Everyone told me to take out loans. However, I didn’t want to become vulnerable to debt once I graduated, especially after being raised in a low-income household. In four years, I didn’t want to fall behind on loan payments on top of the possibility of unemployment or underemployment. While both my parents started college (without student loans), neither finished their degree programs. This whole experience was new to me, and the only narrative I’d heard was the indebted, unemployed, recent college graduate.
Isn’t that why I was going to college in the first place — to escape the cycle? To have better career and financial opportunities than my parents had? Despite my anxiety about the precarious job market, I had hope. I was different. I started doing my own research and scheduled an appointment with a financial aid adviser to answer my questions.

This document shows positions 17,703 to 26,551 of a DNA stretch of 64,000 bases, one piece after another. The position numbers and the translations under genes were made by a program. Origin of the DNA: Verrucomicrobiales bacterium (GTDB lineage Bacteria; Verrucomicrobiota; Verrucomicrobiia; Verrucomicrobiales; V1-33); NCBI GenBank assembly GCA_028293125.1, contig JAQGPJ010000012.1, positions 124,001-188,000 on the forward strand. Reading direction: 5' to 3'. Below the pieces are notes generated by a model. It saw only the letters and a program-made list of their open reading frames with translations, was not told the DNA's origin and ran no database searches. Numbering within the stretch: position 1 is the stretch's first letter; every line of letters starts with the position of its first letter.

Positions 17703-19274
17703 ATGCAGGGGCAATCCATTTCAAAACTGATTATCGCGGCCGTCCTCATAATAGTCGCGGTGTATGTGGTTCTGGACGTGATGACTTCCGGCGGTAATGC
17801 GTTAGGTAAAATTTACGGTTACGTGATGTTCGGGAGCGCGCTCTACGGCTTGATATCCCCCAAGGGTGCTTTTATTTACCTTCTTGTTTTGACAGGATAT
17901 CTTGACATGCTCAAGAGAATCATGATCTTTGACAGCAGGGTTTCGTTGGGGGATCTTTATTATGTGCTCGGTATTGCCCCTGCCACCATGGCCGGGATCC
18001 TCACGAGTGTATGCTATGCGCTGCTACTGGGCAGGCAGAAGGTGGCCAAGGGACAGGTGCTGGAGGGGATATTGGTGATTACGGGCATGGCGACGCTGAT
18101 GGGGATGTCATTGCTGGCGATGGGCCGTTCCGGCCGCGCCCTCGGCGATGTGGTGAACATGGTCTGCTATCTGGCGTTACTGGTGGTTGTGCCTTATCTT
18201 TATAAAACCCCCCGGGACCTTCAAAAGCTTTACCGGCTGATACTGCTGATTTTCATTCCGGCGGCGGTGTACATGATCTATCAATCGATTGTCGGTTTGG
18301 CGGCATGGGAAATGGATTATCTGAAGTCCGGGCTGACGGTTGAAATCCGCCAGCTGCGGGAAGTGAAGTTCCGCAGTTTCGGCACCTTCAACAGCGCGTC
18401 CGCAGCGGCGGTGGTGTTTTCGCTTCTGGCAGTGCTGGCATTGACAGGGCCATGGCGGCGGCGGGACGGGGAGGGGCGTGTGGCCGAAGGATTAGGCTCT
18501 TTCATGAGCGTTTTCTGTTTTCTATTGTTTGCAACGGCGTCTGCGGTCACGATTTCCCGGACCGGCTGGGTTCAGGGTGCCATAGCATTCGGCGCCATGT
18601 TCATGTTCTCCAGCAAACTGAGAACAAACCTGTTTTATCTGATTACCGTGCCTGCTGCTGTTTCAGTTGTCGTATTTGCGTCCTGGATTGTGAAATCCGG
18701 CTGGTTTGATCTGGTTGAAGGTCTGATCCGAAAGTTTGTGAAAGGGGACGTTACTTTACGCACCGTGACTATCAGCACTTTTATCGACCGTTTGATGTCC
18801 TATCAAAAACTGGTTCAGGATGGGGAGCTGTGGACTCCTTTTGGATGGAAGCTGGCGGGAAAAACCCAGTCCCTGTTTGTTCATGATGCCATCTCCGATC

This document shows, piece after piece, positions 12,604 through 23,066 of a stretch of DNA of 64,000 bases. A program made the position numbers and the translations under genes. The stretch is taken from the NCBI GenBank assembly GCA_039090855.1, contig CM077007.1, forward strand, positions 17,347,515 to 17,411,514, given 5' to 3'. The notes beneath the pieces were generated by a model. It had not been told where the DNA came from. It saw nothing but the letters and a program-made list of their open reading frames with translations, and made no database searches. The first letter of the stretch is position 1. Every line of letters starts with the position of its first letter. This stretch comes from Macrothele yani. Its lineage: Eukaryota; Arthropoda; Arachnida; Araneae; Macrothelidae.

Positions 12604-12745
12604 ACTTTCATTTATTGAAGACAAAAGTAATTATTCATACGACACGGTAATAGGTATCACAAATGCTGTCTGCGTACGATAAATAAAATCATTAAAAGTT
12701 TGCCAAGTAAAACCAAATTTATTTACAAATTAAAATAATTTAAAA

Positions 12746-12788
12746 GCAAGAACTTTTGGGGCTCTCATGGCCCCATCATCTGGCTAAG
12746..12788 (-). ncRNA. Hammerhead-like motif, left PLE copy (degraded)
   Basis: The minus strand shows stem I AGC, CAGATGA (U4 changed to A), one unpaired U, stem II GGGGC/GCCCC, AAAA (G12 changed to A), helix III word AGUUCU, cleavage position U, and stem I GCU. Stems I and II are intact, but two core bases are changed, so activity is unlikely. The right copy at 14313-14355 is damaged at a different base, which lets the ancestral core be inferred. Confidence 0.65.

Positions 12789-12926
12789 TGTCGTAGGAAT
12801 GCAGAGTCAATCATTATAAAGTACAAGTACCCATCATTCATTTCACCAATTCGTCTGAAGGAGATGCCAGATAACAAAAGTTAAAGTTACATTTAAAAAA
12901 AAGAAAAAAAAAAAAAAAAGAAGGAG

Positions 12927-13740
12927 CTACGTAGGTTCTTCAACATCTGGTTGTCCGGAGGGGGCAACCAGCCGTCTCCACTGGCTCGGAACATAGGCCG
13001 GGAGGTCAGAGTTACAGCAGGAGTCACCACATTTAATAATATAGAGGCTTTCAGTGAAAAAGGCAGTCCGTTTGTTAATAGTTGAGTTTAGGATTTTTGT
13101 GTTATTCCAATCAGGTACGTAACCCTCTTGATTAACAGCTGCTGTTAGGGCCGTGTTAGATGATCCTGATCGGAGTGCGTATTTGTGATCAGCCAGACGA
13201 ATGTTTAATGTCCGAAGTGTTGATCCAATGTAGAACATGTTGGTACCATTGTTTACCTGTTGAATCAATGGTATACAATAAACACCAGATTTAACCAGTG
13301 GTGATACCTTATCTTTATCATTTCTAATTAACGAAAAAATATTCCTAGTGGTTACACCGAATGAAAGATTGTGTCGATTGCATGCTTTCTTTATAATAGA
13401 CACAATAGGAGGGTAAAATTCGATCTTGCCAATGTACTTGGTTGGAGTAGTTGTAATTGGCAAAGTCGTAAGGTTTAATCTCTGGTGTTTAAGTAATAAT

Stafford loans seemed to be plausible, but what if they didn’t cover tuition and board? My adviser began explaining the Parents PLUS loan when I interrupted, “My parents have horrible credit and they don’t make enough to support me.” On my FAFSA, my EFC (Expected Family Contribution) was $0.00. My parents’ poor credit meant also meant I was ineligible for a loan with one of them as a co-signer, which worked in my favor because it helped me receive a larger loan amount.
After working over the summer, I managed to pay off my third semester with loans. (No, I wasn’t able to earn the $4,000 I needed on my own—even though I tried.) I was fortunate to be in school, but I was still nervous about my post-graduate fate. I entered college as a biology major on the pre-med track, but by this point, I was double-majoring in literature and communication.
In December, I was invited to interview again for the RA position. I was offered the job two weeks later. From that point on, I told myself I’d never take out another loan again. I was different.